• According to your website, the Dutch part of which is infested with spelling errors by the way, your standard rate per word is 0.057 euro. Your website states that your translators translate 1800 words per day. That means your translators make far less than 102.60 per day, as these prices include your profit margin. The average profit margin of agencies is 100%, but let's stay on the safe side and assume 30% for your agency. That means the translator only receives 71.82 euro per day. That is 8.98 euro per hour. Gross. A janitor makes more money. What does that tell you about the experience and quality of the "translators" working for you?
  • Dear Yaron, What is the standard fee for English > Spanish translators? (this based on the 0.07 USD that clients pay) Thank you,
  • There is no, let me repeat that: no, professional Dutch translator that works at 0.057 euro per source word. So the claim that you use professional translators is uncalled for, proven by the poor Dutch of your web site (just two examples: you apparently do not even know that not every noun gets a capital in a Dutch title, and that's only the first sentence; also 'email' is completely different from the English 'email', it should be 'e-mail'; great quality!). In short, you cannot back up any of the claims you make. I would urge Google to use professional translators if quality is of any concern to them.
  • Wow, I agree with the above two comments re: price. No way you are going to get quality in the German-English pair for that price either - and I'm not even deducting the agency's margin.
  • I Agree with you
  • Indeed! And it is illegal to expose our clients' documentos to any online MT (Google et alii). We can be sued for doing it.
  • All the companies involved in this project including One Hour Translations, Trusted Translations, and Google are all on the cutting edge of language technology and providing quality services though highly efficient workflows. I believe all the agencies involved are independently certified to meet ISO quality standard (at least One Hour and Trusted Translations are). This technology will actually improve quality, increase turnaround times and lower costs for developers. I do not understand why people criticize advances in technology. This is definitely the future of localization. To each his own I suppose.
  • Hello employee of one of the above-mentioned agencies, ISO says nothing about the actual quality of translations. All it tells you is that a second-rate translation was double-checked by a second-rate proofreader. You also have not explained why a good translator would ever be willing to work for the rates you pay. A janitor makes more money.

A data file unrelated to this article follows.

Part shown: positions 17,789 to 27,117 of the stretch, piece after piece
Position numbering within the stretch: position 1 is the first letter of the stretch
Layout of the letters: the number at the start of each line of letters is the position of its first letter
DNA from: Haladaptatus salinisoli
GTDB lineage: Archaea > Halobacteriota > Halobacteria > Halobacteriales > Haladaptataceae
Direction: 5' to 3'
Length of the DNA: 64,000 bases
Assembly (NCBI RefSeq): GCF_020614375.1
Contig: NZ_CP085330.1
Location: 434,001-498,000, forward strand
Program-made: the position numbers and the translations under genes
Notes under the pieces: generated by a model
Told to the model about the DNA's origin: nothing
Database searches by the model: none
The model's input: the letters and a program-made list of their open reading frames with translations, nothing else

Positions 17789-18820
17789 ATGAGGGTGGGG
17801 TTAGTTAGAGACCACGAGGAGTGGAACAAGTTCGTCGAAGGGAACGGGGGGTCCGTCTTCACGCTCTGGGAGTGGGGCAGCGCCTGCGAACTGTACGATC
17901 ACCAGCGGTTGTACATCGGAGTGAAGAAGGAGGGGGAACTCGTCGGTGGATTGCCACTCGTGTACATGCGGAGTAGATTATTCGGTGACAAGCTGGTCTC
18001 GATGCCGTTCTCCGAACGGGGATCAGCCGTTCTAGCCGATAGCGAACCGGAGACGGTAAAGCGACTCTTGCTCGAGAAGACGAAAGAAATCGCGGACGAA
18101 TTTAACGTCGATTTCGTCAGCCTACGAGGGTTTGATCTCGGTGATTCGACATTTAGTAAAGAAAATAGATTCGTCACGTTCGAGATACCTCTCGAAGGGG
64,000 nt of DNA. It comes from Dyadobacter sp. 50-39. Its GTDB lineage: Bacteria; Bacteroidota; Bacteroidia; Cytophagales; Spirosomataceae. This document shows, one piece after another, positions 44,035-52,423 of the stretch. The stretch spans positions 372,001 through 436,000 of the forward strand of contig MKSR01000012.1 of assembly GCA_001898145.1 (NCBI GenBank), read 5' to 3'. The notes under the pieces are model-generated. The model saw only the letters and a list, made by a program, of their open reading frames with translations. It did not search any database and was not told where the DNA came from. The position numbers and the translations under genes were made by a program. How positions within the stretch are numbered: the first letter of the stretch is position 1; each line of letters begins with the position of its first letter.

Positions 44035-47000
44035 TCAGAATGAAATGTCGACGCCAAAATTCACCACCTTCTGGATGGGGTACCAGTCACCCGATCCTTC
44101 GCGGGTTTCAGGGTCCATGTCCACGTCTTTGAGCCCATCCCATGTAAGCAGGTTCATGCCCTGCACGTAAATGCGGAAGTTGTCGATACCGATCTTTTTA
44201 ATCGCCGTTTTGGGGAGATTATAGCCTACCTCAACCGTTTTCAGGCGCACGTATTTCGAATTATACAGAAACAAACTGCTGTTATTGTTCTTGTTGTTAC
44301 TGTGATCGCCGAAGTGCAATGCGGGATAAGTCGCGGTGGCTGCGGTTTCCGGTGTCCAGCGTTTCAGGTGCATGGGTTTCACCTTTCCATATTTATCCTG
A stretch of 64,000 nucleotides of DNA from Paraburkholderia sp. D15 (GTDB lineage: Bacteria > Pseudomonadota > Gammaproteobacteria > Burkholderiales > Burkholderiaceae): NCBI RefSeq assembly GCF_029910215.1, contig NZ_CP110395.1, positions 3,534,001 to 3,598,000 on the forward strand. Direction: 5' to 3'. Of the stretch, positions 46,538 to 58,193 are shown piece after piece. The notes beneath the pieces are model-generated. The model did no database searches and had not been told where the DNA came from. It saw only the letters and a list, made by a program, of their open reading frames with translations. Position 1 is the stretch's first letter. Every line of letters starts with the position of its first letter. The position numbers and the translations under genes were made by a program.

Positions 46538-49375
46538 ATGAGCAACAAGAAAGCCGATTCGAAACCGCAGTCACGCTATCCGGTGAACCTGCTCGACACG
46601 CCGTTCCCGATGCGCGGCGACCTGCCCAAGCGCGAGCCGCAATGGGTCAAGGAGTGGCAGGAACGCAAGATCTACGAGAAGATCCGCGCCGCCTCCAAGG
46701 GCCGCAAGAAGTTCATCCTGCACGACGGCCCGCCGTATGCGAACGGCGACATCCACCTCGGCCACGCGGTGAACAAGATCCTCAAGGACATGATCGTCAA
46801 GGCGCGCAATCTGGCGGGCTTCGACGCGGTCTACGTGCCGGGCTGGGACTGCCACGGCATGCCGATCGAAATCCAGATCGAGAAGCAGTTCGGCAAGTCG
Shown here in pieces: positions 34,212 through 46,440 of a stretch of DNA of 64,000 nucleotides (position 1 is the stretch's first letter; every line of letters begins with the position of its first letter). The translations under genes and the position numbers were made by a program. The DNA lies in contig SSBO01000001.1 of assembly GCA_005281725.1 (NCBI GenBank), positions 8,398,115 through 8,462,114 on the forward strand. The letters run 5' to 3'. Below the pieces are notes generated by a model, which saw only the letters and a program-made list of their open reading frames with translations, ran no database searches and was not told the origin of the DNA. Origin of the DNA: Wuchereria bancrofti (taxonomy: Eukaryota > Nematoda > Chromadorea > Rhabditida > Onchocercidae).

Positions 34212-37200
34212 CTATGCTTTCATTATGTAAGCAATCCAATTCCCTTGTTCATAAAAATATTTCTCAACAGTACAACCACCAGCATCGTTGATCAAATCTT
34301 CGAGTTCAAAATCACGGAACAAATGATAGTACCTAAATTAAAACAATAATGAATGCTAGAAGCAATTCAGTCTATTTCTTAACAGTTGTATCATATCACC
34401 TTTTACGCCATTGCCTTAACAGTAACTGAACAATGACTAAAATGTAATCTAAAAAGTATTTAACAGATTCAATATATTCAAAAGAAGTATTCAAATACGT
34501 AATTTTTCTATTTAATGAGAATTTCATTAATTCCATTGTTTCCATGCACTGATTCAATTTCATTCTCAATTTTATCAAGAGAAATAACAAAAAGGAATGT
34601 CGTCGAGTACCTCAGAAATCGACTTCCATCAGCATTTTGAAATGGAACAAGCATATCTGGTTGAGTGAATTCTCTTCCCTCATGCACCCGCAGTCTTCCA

• "Cutting edge of language technology" and "bottom feeders", what a combination.
  • Congrats to all those involved! Sounds like a great project. I have actually utilized Trusted Translations and they provide great service and quality. Happy they are on board with this project.
  • Interesting. A professional and apparently very experienced developer writing his first post ever on one of the biggest developer sites on the net, after having registered only 4 days ago. Do you really speak C#? The buzz words in your posting sound more like managerial talk. The kind of talk a manager of one of the above-mentioned companies would use to defend themselves under the guise of a non-existing developer. You guys don't need us to dig your graves; you're doing a fine job yourselves already. But let's assume you are who you say you are. I really hope the Dutch on their website is not representative for the quality you got. We stopped spelling local als locale about 60 years ago, neither do we ever capitalize words in the middle of sentences, like their website does everywhere. An Italian colleague by the way just noted that half of the Italian pages on their website is still in English.
  • Hi Josef, I'm curious which app you submitted for translation. Can I already see it and test for myself if the quality is what I expect from a professional translation?My standards for localization are high. The Dutch on the website isn't up to my standards anyway :-(.
  • This it what employees and translators say about the company you are using for translation services:
    "Constant Pressure and impossible deadlines resulting in poor quality translations-No support or motivation-No HR department or qualified teamleaders with people skills-Very poor rates that haven't changed in 8 years". And here's another piece worth reading: Clients should run a background check on companies/suppliers.
  • Sadly, the agencies mentioned in this thread pay their translators very low rates. Very few professional translators work for these rates - but unprofessional translators do. While the cost of this kind of translation is low, the outcome is not always good.
    It pays to shop around, so I would recommend this excellent guide for translation buyers:
  • If need good translation service, please visit our company You can trust for us.